Colorectal cancer is becoming more prevalent among younger people and at more advanced stages, recent studies have shown.
The American Cancer Society (ACS) has found that one in five diagnoses are in people younger than age 55. Advanced disease affects three in five people.
These shifting patterns highlight the importance of screening and early detection as life-saving measures.
Doctor confirms uptick of cases in younger people
Colorectal cancer is the third most common cancer seen in both men and women in the U.S., according to data from the American Cancer Society.
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This year alone, it is estimated there will be 106,970 new colon cancer diagnoses and 46,050 new cases of rectal cancer
Dr. Kyle S. Eldredge, a general and colorectal surgeon in Wellington, Florida, said that in people over 50 years old, the overall incidence of colorectal cancer actually has been dropping over the last three decades due to increased screening.
“For people younger than 50, the incidence [of colorectal cancer] has been increasing by 1-2% per year since the 1990s,” one doctor said. (iStock)
“However, for people younger than 50, the incidence has been increasing by 1-2% per year since the 1990s,” he told Fox News Digital.
It’s predicted that by 2030, colorectal cancer will be the leading cause of cancer-related deaths among people ages 20 to 49.
“The exact reason for this increase in younger persons is unclear, but it is thought to be linked to diet, lifestyle and the gut microbiome,” said Dr. Eldredge.
Understand the risk factors
Although diagnoses have skewed younger in recent years, age is the biggest risk factor of colorectal cancer — over 90% of cases are diagnosed in those older than 45, noted Dr. Eldredge.
Age is the biggest risk factor of colorectal cancer.
“Family history is another important risk factor — having a single first-degree relative with colorectal cancer can increase your risk two- or three-fold,” he told Fox News Digital.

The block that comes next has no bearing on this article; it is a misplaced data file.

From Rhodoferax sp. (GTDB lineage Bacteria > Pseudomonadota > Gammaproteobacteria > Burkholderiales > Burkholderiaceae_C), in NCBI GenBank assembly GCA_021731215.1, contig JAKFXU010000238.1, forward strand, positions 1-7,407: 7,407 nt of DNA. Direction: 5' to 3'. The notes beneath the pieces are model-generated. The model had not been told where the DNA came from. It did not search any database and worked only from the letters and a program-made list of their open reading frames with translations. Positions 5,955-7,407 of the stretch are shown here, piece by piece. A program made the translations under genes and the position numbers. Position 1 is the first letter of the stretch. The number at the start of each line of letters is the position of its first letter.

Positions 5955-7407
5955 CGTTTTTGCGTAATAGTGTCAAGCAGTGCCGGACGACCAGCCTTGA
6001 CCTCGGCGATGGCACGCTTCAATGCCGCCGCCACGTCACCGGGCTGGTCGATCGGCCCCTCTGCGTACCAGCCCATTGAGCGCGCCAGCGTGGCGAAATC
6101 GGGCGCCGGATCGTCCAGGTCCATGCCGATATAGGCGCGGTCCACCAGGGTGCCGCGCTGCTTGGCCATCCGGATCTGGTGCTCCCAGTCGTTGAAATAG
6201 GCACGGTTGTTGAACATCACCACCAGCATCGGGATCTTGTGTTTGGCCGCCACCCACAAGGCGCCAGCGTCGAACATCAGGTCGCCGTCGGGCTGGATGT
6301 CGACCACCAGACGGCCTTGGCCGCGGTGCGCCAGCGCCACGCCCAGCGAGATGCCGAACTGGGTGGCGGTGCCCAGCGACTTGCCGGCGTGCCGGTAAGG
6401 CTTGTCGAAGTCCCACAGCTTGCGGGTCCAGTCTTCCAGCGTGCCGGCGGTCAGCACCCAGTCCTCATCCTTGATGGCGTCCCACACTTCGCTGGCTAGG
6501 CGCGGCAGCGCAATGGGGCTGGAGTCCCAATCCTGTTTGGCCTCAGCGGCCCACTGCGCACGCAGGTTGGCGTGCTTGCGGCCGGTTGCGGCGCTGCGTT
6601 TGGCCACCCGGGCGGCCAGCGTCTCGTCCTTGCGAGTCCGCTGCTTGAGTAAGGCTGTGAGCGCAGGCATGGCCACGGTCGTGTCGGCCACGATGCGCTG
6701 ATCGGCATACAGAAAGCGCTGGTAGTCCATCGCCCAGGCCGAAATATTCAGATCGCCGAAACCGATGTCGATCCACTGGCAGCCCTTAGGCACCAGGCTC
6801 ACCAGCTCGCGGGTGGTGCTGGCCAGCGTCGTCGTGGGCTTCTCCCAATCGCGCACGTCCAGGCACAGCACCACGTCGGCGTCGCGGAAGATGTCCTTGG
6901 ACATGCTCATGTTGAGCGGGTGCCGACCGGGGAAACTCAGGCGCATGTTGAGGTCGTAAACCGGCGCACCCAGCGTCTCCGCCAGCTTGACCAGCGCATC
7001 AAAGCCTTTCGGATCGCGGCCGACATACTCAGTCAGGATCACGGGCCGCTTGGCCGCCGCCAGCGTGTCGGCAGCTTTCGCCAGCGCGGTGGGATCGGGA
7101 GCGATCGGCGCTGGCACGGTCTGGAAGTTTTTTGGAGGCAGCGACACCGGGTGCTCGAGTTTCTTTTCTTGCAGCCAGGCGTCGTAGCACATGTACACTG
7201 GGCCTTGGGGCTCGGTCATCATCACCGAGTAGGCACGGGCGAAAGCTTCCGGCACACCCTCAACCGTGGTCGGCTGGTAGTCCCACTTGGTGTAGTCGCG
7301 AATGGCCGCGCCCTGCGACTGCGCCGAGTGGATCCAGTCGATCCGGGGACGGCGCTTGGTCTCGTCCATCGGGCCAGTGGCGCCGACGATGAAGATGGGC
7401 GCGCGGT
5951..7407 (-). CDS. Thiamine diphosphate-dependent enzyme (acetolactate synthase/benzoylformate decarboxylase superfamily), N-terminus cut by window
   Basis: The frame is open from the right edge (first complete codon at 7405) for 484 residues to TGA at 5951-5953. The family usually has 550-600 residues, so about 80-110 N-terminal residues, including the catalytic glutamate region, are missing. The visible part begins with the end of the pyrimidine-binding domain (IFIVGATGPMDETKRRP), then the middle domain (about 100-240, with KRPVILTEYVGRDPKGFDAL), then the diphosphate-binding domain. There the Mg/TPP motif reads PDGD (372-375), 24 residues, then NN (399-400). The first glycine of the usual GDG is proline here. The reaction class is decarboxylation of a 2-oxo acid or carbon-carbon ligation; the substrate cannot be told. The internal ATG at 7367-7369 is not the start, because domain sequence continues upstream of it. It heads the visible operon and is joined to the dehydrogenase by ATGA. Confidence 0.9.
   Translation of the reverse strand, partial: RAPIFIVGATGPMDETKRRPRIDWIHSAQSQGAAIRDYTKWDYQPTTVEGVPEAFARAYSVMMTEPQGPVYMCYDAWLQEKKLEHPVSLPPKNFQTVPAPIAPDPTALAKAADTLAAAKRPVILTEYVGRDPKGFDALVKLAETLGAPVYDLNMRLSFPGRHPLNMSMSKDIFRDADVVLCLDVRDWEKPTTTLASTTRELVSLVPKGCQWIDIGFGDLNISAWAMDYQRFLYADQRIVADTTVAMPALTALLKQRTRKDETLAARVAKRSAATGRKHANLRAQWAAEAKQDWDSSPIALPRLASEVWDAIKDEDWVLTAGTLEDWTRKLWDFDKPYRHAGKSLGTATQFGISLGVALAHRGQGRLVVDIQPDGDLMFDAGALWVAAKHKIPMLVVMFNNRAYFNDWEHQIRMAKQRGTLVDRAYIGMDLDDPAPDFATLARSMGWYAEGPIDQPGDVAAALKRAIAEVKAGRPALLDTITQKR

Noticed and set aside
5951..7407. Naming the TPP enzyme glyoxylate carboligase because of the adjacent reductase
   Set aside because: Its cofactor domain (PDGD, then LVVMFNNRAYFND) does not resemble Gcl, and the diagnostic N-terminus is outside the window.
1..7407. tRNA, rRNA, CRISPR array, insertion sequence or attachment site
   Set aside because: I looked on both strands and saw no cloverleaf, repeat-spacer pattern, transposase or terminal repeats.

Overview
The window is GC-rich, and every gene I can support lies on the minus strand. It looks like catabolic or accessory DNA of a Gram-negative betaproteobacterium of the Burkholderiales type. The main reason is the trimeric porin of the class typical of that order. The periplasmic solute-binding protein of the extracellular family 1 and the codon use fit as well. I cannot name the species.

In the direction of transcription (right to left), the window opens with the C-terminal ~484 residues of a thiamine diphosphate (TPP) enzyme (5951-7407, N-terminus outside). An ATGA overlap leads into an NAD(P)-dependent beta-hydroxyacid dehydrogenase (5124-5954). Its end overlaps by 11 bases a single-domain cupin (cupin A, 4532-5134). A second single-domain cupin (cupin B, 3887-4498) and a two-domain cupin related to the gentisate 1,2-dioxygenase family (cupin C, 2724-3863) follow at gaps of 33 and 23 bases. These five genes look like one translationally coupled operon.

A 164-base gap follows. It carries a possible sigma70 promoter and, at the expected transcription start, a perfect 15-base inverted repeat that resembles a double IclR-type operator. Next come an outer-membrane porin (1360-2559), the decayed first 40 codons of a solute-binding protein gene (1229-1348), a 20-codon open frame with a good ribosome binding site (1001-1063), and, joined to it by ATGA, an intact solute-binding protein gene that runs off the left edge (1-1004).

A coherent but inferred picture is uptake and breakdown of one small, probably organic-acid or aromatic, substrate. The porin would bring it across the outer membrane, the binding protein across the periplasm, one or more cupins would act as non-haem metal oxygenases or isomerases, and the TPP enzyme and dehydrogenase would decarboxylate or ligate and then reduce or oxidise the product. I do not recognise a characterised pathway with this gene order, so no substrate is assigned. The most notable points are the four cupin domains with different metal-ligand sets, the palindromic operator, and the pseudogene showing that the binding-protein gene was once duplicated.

“Other risk factors include inflammatory bowel disease — ulcerative colitis or Crohn’s disease — which are inherited disorders that lead to increased polyp growth, [as well as] smoking, obesity and alcohol intake.”
Recognize the warning signs
In many people, early-stage colorectal cancer doesn’t cause symptoms, Dr. Eldredge said.
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Yet it’s important to know the warning signs. These include changes in bowel habits, abdominal pain, bloody stool, weakness and fatigue, rectal bleeding, anemia due to blood loss and unexplained weight loss.
Follow screening guidelines
“The most effective way to prevent the development of colorectal cancer is through screening,” said Dr. Eldredge.
“Early-stage cancer starts as noncancerous polyps. Through screening and removal of these polyps, the risk of colorectal cancer can be reduced by 75% to 85%.”
The American Cancer Society recommends that people of average risk get a colonoscopy every 10 years. (iStock)
The ACS recommends that screening should start at age 45 for those persons at average risk.
(People are considered at average risk if they do not have a personal or family history of colorectal cancer, do not have a history of inflammatory bowel disease, do not have a confirmed or suspected hereditary colorectal cancer syndrome, and have not been treated for prior cancer with radiation to the abdomen or pelvic area, per the ACS.)
Early screening is the best way to lower the risk of colorectal cancer.
“The most effective screening method is via colonoscopy, which uses a camera to directly visualize the colon,” said Dr. Eldredge. “Any polyps that are found can be removed.”
Warning signs of colorectal cancer include abdominal pain, changes in bowel habits, bloody stool, weakness and fatigue, rectal bleeding, anemia due to blood loss and unexplained weight loss. (iStock)
The ACS recommends that people of average risk get a colonoscopy every 10 years.
For higher-risk people who have a family history of colorectal cancer or polyps, Dr. Eldredge recommends increasing the frequency to every five years.
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Another type of visual screening test is the CT (computed topography) colonography, which uses a computer to capture three-dimensional images of the colon and rectum.
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There are also stool-based studies that are not as invasive, but need to be done more frequently.
“Although each test has its advantages, the best test is the one that gets done,” said Dr. Eldredge.
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